Synopses & Reviews
In the introduction to this remarkable book, Mary Gordon is riding in a taxi as the driver listens to a religious broadcast, and she reflects that, though a lifelong Christian, she is at odds with many others who identify themselves as Christians. In an effort to understand whether or not she had “invented a Jesus to fulfill my own wishes,” she determined to read the Gospels as literature and to study Jesus as a character. What results is a vibrantly fresh and personal journey through the Gospels, as Gordon plumbs the mysteries surrounding one of history's most central figures.
In this impassioned and eye-opening book, Gordon takes us through all the fundamental storiesthe Prodigal Son, the Temptation in the Desert, the parable of Lazarus, the Agony in the Gardenpondering the intense strangeness of a deity in human form, the unresolved more ambiguities, the problem posed to her as an enlightened reader by the miracle of the Resurrection. What she rediscoversand reinterprets with her signature candor, intelligence, and straightforwardnessis a rich store of overlapping, sometimes conflicting teachings that feel both familiar and tantalizingly elusive.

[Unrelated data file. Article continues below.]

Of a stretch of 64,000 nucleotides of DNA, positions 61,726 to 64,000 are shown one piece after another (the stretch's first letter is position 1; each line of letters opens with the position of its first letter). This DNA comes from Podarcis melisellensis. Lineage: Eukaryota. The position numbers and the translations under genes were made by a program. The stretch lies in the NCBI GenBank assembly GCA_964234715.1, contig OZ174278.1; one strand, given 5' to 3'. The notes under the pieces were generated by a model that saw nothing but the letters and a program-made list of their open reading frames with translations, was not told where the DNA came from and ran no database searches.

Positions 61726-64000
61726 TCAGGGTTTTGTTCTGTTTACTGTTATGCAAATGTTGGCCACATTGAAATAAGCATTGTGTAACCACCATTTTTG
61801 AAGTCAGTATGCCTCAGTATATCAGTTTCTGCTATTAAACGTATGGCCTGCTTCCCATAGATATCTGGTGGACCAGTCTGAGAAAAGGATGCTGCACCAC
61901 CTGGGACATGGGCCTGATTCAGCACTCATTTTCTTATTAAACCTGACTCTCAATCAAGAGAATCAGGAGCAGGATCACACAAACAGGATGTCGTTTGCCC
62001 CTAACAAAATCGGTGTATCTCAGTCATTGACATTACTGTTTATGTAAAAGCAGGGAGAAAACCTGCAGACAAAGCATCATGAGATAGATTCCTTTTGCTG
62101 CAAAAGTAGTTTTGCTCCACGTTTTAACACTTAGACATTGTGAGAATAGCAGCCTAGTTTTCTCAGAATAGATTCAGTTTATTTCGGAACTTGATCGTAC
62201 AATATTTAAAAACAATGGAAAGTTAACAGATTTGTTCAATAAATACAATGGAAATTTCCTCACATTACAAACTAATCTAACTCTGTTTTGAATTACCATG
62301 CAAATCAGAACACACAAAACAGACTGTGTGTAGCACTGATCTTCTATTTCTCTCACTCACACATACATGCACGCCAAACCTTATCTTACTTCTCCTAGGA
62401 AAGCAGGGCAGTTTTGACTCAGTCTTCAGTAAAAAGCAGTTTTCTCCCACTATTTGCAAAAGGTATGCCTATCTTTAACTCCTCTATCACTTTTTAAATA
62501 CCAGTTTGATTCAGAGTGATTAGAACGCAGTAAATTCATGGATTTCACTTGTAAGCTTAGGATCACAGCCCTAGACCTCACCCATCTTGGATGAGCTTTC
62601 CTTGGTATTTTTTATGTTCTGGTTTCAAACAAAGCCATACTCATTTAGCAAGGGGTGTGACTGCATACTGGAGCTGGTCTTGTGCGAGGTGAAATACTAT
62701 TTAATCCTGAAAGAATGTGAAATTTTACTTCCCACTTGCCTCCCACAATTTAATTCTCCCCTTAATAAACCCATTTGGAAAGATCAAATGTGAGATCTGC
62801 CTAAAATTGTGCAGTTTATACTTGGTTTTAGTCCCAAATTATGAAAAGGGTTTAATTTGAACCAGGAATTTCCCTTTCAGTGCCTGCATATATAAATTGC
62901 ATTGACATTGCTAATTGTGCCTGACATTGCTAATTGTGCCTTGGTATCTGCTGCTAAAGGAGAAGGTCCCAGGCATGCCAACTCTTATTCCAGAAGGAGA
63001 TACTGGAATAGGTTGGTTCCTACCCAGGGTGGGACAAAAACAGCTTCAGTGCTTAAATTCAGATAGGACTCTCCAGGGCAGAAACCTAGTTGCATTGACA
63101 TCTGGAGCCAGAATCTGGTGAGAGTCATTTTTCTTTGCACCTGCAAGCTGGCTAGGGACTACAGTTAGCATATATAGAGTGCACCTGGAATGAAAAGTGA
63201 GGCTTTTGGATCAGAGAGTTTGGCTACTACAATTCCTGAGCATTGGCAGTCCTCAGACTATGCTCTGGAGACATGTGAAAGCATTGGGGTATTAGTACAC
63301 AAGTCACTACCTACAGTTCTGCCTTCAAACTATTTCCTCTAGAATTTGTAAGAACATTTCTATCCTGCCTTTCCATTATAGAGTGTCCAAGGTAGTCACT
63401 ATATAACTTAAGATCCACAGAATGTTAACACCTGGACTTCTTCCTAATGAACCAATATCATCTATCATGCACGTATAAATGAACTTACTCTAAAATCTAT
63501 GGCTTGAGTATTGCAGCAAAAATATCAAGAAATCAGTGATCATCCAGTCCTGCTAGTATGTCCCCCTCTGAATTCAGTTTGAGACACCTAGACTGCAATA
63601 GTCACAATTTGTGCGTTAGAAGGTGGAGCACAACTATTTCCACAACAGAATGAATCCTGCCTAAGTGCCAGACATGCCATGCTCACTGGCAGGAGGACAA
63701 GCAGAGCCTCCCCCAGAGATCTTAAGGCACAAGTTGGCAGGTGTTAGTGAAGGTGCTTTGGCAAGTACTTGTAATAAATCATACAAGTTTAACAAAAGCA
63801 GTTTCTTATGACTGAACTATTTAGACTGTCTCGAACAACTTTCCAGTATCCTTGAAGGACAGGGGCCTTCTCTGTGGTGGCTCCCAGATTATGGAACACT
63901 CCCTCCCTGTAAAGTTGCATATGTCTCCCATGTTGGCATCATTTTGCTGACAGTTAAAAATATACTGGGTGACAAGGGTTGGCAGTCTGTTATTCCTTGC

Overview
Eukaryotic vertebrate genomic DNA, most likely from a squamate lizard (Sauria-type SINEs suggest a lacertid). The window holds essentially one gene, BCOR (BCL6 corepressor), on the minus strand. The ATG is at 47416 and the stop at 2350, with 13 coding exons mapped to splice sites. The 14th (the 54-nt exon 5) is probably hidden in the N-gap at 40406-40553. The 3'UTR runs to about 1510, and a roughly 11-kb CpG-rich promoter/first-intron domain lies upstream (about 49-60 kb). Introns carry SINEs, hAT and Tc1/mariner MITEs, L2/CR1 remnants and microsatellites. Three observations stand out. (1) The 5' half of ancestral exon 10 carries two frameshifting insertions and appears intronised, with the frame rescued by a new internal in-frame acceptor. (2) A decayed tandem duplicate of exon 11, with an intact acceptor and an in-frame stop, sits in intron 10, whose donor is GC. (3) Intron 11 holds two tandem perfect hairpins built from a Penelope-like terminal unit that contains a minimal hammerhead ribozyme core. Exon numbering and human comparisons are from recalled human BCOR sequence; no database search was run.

It is this unsolvable conundrum that rests at the heart of Reading Jesus and with which Gordon keeps us in thrall on every page.
From the Hardcover edition.
Reading Jesus is a personal journey through the fundamental Biblical stories. As celebrated author Mary Gordon ponders the intense strangeness of a deity in human form, unresolved moral ambiguities within the text, and the problem posed to her as an enlightened reader by the miracle of the Resurrection. What she rediscovers—and reinterprets with her signature candor, intelligence, and straightforwardness—is a rich store of overlapping, sometimes conflicting teachings that feel both familiar and tantalizingly elusive.
About the Author
Mary Gordon is the author of six novels, including The Company of Women, Final Payments, and Spending; the memoirs The Shadow Man and Circling My Mother; and a collection of short stories. She is the recipient of a Lila Wallace-Reader’s Digest Writers’ Award, a Guggenheim Fellowship,and the 1997 O. Henry Award for best story. She teaches at Barnard College and lives in New York City.